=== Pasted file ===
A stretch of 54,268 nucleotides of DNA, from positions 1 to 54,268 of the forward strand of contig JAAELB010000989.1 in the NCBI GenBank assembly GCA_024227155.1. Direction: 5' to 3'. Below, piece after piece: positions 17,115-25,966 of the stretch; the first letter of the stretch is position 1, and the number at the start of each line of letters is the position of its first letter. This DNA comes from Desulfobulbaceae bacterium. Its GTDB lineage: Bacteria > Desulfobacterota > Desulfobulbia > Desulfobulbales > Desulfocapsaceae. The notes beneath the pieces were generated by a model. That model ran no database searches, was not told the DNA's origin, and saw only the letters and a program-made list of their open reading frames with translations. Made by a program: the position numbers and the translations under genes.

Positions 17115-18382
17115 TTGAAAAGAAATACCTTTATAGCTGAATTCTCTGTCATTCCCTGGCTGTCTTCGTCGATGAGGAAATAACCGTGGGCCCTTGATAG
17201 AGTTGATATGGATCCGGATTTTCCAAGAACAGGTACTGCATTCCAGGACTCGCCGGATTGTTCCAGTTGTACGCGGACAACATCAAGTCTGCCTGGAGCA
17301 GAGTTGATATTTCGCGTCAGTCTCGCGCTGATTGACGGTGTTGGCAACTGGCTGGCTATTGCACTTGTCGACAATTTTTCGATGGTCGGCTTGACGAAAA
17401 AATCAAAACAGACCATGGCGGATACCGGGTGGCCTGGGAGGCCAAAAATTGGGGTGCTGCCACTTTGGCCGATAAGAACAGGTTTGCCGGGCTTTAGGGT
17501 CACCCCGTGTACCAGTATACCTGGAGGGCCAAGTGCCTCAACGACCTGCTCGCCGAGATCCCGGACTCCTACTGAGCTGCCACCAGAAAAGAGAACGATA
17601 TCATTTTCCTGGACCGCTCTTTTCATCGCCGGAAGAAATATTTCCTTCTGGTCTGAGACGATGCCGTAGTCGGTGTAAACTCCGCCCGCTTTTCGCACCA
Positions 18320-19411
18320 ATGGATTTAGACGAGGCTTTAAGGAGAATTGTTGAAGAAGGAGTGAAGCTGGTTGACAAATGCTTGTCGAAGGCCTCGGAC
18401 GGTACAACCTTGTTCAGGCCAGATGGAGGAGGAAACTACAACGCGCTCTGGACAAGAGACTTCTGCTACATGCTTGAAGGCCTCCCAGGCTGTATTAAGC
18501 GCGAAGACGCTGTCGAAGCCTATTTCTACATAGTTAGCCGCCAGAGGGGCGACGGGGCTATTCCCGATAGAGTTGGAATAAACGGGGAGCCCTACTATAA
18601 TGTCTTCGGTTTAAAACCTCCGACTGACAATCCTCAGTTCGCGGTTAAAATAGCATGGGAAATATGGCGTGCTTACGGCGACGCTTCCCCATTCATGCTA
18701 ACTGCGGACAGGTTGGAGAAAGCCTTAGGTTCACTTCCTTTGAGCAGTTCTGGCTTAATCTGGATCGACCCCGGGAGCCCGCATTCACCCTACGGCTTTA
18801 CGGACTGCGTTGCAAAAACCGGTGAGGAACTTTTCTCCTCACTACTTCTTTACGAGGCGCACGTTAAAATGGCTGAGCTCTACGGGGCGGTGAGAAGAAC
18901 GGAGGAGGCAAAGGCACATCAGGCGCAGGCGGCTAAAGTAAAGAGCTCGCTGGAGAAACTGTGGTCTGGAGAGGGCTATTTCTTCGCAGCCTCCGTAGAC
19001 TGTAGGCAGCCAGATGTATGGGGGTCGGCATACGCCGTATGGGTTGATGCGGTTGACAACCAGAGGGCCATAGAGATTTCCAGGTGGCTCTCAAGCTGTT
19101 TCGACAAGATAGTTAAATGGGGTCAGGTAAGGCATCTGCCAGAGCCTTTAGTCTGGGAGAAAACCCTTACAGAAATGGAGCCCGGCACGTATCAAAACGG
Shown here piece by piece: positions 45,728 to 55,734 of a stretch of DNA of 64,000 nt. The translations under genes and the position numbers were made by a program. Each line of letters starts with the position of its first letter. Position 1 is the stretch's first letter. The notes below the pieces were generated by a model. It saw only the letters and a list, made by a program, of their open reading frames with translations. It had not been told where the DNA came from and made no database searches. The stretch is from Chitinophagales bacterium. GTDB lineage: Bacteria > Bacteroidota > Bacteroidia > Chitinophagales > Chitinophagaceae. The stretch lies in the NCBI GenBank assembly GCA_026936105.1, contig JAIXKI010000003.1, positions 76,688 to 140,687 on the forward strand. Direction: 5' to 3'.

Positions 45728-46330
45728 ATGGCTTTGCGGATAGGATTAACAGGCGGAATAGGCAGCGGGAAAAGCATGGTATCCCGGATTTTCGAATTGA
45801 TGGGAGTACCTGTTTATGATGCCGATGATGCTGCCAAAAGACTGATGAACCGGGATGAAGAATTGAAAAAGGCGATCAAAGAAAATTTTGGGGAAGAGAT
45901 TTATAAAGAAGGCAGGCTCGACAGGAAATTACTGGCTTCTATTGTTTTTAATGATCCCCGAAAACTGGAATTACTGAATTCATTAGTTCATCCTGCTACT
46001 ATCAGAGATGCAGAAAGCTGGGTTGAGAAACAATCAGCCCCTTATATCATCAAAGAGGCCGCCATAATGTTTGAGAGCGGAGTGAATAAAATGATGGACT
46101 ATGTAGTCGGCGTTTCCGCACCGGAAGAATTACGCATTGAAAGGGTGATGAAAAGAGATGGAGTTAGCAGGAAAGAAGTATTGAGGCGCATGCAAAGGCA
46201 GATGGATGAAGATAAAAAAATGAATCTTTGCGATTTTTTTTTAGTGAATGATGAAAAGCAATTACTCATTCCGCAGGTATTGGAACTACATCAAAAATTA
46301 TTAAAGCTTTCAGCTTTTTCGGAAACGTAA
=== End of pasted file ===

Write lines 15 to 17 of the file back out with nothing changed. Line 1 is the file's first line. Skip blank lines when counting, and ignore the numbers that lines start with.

18801 CGGACTGCGTTGCAAAAACCGGTGAGGAACTTTTCTCCTCACTACTTCTTTACGAGGCGCACGTTAAAATGGCTGAGCTCTACGGGGCGGTGAGAAGAAC
18901 GGAGGAGGCAAAGGCACATCAGGCGCAGGCGGCTAAAGTAAAGAGCTCGCTGGAGAAACTGTGGTCTGGAGAGGGCTATTTCTTCGCAGCCTCCGTAGAC
19001 TGTAGGCAGCCAGATGTATGGGGGTCGGCATACGCCGTATGGGTTGATGCGGTTGACAACCAGAGGGCCATAGAGATTTCCAGGTGGCTCTCAAGCTGTT